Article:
However, when this guy started punching the girl in the back of the head, it was clear.
My friend was in no position to see what was happening. He couldn’t do anything about it.
I’ve rationalized what happened for some time. Yes, I was in shock when it first started happening as I tried to process that this kid was hitting a girl in the back of the head, but that doesn’t last too long.
Through the years, I’ve told myself a lot of things to try and make me feel better:
I’d get kicked out of the fair.
My Dad would whoop my butt because I’d gotten into this mess.
I’ll lose the fight and then be humiliated because I’d lost to a freshman.
It’s not like I actually cared a bit about the girl who, frankly, I found kind of annoying at the time.
All kinds of things have gone through my head. The reality? I was scared, so I didn’t fight. In short, I was a coward.
There may be no feeling that unmans you quite like cowardice. The old saw about how a coward dies a thousand deaths but a hero dies but one? It’s true.
Which is why many years later, when I heard a female voice across the street crying for help, I went.
Her boyfriend was beating her right there in the front yard. I was dressed for bed, but I wouldn’t let that stop me. Nor would I let my fear of the unknown nature of the threat stop me either.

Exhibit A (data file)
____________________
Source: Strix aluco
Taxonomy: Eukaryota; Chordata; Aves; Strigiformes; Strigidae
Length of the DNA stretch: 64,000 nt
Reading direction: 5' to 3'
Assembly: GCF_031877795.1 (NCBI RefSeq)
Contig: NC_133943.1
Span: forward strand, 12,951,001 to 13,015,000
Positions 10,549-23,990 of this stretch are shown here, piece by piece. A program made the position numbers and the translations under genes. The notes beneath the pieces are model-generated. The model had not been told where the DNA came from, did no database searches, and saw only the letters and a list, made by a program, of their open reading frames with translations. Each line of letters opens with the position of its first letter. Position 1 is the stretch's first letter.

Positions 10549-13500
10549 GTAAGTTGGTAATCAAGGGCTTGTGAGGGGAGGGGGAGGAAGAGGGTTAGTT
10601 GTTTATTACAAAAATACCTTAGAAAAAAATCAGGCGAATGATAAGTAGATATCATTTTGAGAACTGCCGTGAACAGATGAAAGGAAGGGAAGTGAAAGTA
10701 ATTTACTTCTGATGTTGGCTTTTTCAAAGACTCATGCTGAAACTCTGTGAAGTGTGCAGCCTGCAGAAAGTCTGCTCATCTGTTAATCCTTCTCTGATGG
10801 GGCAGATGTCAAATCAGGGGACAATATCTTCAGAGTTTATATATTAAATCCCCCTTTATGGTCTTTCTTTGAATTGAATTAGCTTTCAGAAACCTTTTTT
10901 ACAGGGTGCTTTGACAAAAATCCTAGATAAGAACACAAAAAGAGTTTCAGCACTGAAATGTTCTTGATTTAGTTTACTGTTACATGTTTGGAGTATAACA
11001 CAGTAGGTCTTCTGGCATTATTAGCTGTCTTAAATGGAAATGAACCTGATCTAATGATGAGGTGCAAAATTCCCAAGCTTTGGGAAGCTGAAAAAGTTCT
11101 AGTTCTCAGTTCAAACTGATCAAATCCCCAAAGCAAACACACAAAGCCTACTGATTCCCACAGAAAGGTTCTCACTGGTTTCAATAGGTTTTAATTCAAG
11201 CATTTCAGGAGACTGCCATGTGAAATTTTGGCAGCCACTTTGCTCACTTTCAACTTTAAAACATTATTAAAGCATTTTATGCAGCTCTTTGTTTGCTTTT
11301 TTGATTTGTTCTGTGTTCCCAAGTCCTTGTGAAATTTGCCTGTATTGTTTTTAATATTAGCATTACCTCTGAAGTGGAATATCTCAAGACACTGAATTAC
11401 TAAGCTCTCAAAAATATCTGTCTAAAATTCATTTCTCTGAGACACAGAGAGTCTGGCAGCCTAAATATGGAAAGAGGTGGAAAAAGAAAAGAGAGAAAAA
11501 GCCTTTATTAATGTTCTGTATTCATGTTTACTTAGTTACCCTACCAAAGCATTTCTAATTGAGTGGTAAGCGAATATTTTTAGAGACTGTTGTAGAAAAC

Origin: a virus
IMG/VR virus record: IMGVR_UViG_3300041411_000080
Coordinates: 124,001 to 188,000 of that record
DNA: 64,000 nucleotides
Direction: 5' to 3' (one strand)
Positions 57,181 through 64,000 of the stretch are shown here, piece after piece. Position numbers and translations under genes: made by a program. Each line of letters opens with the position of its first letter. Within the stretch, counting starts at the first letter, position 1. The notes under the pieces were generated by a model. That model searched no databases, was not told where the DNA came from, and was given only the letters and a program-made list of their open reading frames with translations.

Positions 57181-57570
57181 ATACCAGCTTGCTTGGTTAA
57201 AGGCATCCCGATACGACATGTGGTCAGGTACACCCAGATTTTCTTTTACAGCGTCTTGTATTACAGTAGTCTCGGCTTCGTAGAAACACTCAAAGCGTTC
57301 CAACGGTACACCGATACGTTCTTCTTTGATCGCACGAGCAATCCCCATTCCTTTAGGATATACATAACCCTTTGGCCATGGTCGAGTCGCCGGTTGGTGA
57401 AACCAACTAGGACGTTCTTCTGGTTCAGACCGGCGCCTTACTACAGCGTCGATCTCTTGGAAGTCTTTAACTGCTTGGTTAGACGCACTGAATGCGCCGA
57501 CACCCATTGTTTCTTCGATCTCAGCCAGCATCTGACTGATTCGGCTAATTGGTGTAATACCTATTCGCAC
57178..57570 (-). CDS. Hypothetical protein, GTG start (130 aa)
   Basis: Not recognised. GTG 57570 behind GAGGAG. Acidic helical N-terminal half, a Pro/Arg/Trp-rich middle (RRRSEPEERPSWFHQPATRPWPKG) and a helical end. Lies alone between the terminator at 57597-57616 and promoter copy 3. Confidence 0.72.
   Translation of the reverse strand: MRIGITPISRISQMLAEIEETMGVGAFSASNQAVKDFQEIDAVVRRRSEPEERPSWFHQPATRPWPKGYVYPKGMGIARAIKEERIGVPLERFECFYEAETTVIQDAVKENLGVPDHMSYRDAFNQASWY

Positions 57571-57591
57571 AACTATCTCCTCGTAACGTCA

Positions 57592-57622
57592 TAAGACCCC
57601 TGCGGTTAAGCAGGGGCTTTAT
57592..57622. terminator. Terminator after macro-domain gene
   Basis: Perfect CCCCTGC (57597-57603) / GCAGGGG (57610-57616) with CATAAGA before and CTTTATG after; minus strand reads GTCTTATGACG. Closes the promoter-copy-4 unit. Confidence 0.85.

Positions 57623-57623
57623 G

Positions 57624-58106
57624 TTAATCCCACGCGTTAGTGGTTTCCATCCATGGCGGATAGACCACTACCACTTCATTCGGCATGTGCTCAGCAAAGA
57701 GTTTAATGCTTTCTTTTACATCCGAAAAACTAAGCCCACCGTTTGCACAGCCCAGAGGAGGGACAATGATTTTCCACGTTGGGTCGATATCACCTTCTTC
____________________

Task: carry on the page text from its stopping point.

Luckily, the guy ran off, but I felt a lot better about the incident at the fair. Not absolved of my sins, but I did feel like I’d chosen better.
More importantly, as the woman and her family thanked me, I felt like a man.
Yes, men fight. Anyone who tries to argue otherwise is either willfully lying or they’ve completely deluded themselves to believe reality doesn’t exist.
Perhaps they fight when pushed like I did in sixth-grade, or perhaps they do when fronted with someone hitting a woman, which I have a mixed track record of in my own history.
Some guys actually like it, so they get involved in martial arts, boxing, MMA, or whatever. Others study those things so if they have to fight, they’ll know what they’re doing. Others join the military because they want to fight for a righteous cause like defending their nation.
Still others simply find themselves thrust into situations from time to time.
Some will look at the question and say, “No. Next question,” but they are simply pointing to themselves as people who need to be ignored. Men fight. That point isn’t some moral proclimation either. It’s simply a statement of fact.
In fact, as someone who spent time feeling unmanned because I didn’t, I feel confident in saying not only do real men fight, but that anyone who refuses to fight under any circumstances isn’t a real man.